Ordering A Battery
Ordering a car battery could not be easier... our battery search and ordering facility means that within a few clicks of your mouse you can arrange for us to replace your old battery.
And we do the work. Our price includes fitting on your driveway, or at your workplace, and disposal of your old car battery. (Disposal is done in an environmentally friendly way.)
If you look at any battery, you will notice that it has two terminals. One terminal is positive (+), while the other is marked negative (-). Unlike small batteries that have one terminal on each end, car batteries have two heavy lead posts that are both on the top.
A car battery is usually situated under the bonnet (hood). However, some vehicle manufacturers put the battery under the rear passenger seats or in the boot. (This positioning is more common on large executive models.)
Some vehicles (models like Mercedes, Porsche, Rolls Royce and Mitsubishi) have two batteries. Two batteries tend to be used on vehicles with a large engine size.
A battery is an electrical storage device. Batteries do not make electricity, they store it.
The car battery is made up of galvanic cells which use metals and chemicals to store electricity. The majority of modern car batteries are wet cell. The cells consist of a series of thin dissimilar metal plates immersed in an acid solution.
The Beginnings of the Battery
The first Battery was invented in the 18th century by Alessandro Volta. He created his battery by stacking alternating layers of zinc, blotting paper soaked in salt water, and silver. He named this a voltaic pile. He discovered that he could increase the voltage of the stack by adding more layers.
Batteries have become an essential part of everyday life. They are the power source for millions of business, medical, military, industrial, and recreational appliances worldwide. And, of course, everyone who drives any vehicle uses a battery.
Warning Notes and Safety Regulations for Lead-Acid Batteries
- Be careful to follow instructions for use that came with your battery, as well as instructions for operating the vehicle.
- Wear eye protection when working with batteries.
- Keep children away from acid and batteries.
- Explosion hazard - A highly explosive oxyhydrogen gas mixture occurs when charging batteries. Therefore, sparks, naked flames, and smoking are prohibited. Avoid causing sparks when dealing with cables and electrical equipment, and beware of electrostatic discharges. Avoid short-circuits.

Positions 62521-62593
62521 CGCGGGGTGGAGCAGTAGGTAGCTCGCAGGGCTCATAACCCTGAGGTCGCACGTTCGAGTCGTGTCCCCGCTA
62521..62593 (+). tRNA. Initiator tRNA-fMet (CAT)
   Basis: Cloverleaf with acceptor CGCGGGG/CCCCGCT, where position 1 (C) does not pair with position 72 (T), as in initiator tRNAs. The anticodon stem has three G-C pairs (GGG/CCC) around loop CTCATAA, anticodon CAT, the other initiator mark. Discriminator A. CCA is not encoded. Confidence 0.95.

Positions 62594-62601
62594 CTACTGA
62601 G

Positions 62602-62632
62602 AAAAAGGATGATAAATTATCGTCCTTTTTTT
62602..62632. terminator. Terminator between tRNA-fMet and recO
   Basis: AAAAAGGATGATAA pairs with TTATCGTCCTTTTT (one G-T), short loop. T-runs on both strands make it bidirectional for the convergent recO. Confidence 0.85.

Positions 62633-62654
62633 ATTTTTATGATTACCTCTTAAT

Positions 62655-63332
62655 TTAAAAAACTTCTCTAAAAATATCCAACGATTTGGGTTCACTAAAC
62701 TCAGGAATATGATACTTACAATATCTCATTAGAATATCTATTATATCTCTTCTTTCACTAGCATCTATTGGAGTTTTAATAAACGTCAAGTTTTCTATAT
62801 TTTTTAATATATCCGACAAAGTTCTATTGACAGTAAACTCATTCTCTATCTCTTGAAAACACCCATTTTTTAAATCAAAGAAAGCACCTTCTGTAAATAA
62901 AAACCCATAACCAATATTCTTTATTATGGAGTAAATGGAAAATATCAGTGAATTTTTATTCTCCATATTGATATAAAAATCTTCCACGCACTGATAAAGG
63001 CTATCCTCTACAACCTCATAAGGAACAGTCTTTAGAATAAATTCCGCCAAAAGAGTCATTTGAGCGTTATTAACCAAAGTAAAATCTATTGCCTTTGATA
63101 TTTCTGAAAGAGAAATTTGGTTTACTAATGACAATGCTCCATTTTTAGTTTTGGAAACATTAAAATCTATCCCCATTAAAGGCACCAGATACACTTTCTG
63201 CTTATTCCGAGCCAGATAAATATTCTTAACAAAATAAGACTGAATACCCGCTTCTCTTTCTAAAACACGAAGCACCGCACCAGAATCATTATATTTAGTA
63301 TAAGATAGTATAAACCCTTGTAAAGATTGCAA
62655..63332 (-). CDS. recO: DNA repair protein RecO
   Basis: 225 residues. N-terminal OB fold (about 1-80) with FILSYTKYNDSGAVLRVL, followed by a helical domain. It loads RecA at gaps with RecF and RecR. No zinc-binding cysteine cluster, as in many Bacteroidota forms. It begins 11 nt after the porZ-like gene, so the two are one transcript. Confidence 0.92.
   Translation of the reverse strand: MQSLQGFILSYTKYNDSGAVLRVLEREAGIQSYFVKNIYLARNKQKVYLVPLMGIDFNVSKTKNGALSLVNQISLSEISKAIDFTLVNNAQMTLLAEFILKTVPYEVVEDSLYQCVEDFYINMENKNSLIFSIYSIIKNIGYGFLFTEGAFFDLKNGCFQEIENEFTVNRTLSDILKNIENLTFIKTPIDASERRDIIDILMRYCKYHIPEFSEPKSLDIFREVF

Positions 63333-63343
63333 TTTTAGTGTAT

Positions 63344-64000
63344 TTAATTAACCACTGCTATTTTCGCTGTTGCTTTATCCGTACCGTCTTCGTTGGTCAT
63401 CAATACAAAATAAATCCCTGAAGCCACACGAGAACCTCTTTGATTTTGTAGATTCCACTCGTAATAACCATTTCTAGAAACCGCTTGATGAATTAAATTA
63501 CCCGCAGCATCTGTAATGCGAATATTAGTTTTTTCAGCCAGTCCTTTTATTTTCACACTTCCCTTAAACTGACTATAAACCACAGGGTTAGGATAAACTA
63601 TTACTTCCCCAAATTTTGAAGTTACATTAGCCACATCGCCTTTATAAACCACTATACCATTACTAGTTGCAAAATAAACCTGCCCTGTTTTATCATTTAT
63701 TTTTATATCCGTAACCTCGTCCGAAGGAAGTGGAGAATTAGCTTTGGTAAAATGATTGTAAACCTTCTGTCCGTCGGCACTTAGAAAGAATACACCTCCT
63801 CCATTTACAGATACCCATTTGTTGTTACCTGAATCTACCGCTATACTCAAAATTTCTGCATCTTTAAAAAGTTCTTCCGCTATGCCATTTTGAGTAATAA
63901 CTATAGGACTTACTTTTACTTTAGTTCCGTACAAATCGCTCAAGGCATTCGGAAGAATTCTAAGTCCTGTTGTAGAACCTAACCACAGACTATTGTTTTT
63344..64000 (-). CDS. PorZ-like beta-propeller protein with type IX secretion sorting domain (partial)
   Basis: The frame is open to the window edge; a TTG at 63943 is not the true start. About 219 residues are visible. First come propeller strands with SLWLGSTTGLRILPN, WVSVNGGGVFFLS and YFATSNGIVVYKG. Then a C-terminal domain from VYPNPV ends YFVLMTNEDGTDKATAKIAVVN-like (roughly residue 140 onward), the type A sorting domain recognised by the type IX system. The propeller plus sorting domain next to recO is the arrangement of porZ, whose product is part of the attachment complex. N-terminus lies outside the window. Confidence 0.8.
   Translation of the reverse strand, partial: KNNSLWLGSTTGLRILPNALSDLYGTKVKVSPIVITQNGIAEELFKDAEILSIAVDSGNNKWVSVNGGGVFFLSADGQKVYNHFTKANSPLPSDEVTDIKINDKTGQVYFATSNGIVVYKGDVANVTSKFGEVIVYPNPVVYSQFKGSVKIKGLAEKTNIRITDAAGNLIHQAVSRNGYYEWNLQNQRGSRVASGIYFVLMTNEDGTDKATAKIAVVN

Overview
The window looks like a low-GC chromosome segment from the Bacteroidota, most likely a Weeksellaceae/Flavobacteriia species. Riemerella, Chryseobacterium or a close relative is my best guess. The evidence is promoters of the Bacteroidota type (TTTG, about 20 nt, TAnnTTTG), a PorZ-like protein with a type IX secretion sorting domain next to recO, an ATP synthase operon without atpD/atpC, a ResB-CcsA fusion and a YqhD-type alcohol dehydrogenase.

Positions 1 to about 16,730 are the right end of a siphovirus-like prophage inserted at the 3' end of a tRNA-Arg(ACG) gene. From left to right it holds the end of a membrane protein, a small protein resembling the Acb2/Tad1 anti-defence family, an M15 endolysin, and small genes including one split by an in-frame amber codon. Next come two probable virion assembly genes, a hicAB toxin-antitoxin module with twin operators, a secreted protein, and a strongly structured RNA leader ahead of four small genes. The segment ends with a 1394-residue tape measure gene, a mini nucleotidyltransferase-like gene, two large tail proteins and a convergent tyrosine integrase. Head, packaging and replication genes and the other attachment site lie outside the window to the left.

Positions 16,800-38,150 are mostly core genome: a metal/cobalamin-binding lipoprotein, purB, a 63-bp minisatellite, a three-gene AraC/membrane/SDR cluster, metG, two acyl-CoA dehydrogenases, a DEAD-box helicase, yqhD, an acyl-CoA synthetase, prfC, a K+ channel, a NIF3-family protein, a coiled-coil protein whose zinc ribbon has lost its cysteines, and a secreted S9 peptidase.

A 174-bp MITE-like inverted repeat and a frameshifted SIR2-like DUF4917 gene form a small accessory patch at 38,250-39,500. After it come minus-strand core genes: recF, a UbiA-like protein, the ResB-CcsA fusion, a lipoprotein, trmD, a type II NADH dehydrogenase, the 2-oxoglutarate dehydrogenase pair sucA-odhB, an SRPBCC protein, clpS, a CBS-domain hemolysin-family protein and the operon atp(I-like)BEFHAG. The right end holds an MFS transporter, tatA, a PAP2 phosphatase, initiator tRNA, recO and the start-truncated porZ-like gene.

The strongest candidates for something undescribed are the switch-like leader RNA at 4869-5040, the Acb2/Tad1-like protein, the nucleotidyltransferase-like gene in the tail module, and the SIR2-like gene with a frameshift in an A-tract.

- Corrosive hazard - Battery acid is highly corrosive. Therefore, wear protective gloves and eye protection. Do not tilt the battery, as acid can escape from the degassing openings or vents.
- First Aid - If any acid is splashed in the eyes, flush (rinse) immediately for several minutes with clear water. Then consult a doctor immediately. Neutralise any acid splash on skin or clothes immediately with acid neutraliser (soda), or with soapsuds, and rinse with plenty of water. If acid is consumed, consult a doctor immediately.
- Warning note - Do not place batteries in the heat of direct sunlight without protection. In cold, discharged batteries can freeze up, therefore store it in an area free from frost.
- Disposal - Dispose of old batteries only at an official collection point. NEVER dispose of old batteries as domestic waste.
A. Storage and transport
- Because batteries are filled with acid, always store the batteries upright, and secure against tipping over during transport.
- Store batteries in a cool and dry place.
- Do not remove the protective cap from the positive pole.
B. Initial operation
- New batteries are filled with an acid density of 1.28g/ml by the manufacturer and are ready for use.
- Recharge the battery if the starting performance is inadequate, or if it has discharged below 12.4 volts.
C. Installation in the vehicle
- After fitting a battery in a vehicle, remove the protective cap from the positive pole before attachment of the positive cable to the terminal. (If the battery is removed, replace the protective cap on the pole of the battery to prevent short circuits.)
- Switch off the engine and all electrical equipment before changing a battery.
- Avoid short circuits between connection cables, or the frame with the battery terminals. Be careful not to make even momentary short circuits with metal tools.
- When removing an old battery, first disconnect the negative post.
- Remove dirt or any other foreign matter from the battery carrier and clamp the battery tightly after installation.
- Clean terminal posts and clamps and other fixings, and lubricate slightly with battery grease.